The Salt Of Life (Gianna E Le Donne) (12A)

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The ViewLondon Review

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Review byMatthew Turner11/08/2011

Four out of Five stars
Running time: 90 mins

Warmly directed, superbly written and featuring a terrific performance from Gianni Di Gregorio, this is an entertaining, frequently funny Italian comedy-drama that makes some sharply observed points and deserves to be as big an arthouse hit as the director's previous film, Mid-August Lunch.

What's it all about?
Written and directed by Gianni Di Gregorio (Mid-August Lunch), The Salt of Life (not to be confused with The Tree of Life) stars Di Gregorio as Gianni, a married, sixty-something pensioner who we first meet attempting (and failing) to get power of attorney over his still quite sharp mother (Valeria de Franciscis Bendoni, the feisty old lady from Mid-August Lunch) so that he can sell her house. With his home life dominated by his hard-working wife and his ever-partying daughter, Gianni decides to try and have a sexual affair, inspired by both his lustful lawyer friend (Alfonso Santagata) and a local octogenarian who has somehow pulled the attractive tobacconist down the street.

Unfortunately, Gianni's attempts prove increasingly useless, whether it's drunkenly attempting to cop off with his mother's gorgeous nurse, embarking on a double-date with Alfonso and some fun-loving middle-aged twins (Laura and Silvia Squizzato) or looking up old girlfriends. At the same time, he holds out hope for his attractive, overly affectionate younger neighbour, whose dog he walks on a regular basis.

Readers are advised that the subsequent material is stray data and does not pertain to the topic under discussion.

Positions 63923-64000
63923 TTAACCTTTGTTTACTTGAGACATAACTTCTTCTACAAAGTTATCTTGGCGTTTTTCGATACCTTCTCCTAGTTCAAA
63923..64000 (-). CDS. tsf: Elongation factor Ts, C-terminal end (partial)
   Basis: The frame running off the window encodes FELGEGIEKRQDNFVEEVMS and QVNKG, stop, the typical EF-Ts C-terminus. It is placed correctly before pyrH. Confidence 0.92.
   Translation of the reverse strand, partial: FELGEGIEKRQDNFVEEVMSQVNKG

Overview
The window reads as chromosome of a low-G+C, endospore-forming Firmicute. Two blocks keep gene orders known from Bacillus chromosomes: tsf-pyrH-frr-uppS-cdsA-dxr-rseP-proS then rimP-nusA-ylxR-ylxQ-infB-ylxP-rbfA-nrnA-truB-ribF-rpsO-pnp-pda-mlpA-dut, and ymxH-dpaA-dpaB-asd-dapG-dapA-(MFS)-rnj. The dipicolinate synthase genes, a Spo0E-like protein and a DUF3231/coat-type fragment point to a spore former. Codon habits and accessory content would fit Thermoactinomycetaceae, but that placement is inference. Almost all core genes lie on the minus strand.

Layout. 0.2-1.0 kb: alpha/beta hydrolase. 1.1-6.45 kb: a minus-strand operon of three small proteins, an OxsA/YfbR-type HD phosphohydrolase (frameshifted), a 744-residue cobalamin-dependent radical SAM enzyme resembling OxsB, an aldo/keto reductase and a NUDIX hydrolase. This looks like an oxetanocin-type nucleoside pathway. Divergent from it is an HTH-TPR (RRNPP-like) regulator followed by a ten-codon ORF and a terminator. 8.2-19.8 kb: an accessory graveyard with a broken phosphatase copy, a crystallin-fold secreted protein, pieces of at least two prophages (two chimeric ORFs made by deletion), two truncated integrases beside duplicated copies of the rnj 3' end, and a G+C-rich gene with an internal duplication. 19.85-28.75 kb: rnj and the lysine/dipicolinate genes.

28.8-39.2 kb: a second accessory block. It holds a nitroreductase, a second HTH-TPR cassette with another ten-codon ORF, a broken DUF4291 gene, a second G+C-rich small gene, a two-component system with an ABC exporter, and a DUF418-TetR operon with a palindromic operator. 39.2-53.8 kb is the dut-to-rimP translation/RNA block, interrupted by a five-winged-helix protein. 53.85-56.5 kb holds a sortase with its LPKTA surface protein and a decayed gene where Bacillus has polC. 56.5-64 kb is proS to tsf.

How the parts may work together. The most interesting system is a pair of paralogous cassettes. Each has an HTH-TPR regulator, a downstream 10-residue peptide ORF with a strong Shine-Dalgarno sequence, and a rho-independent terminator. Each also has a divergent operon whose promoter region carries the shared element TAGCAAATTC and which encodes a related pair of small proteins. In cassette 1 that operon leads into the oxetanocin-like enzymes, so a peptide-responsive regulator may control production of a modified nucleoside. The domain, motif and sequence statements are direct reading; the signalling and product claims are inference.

The Good
Di Gregorio is terrific as Gianni, a resigned but still frustrated character who handles rejection and disappointment with a world-weary shrug but keeps trying nonetheless. There's also terrific support from Valeria de Francisis Bendoni, who contributes another scene-stealing turn as Gianni's mother (though the relationship is notably different from their mother-son relationship in Mid-August Lunch).

As director, Di Gregorio gets the tone exactly right, ensuring that the film never becomes overly lecherous, despite frequent stolen glances at heaving cleavages or scantily-clad young women. He also orchestrates several very funny scenes – the dating sequences are beautifully observed and it's not hard to detect the influence of (early, funny) Woody Allen, circa Play It Again, Sam.

The Great
On top of that, the script is sharply written and makes some poignant observations about growing older and becoming increasingly invisible to younger members of the opposite sex, most notably when Gianni and Alfonso are trying to get served by an attractive barmaid in a nightclub. It also has a terrific final scene, which it would be churlish to spoil here, but suffice to say that the choice of accompanying music is nothing short of inspired.

Worth seeing?
Impressively directed and superbly written, The Salt of Life is a warmly funny, beautifully observed comedy-drama with a terrific central performance from Di Gregorio. Highly recommended.

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Content updated: 19/10/2017 08:00

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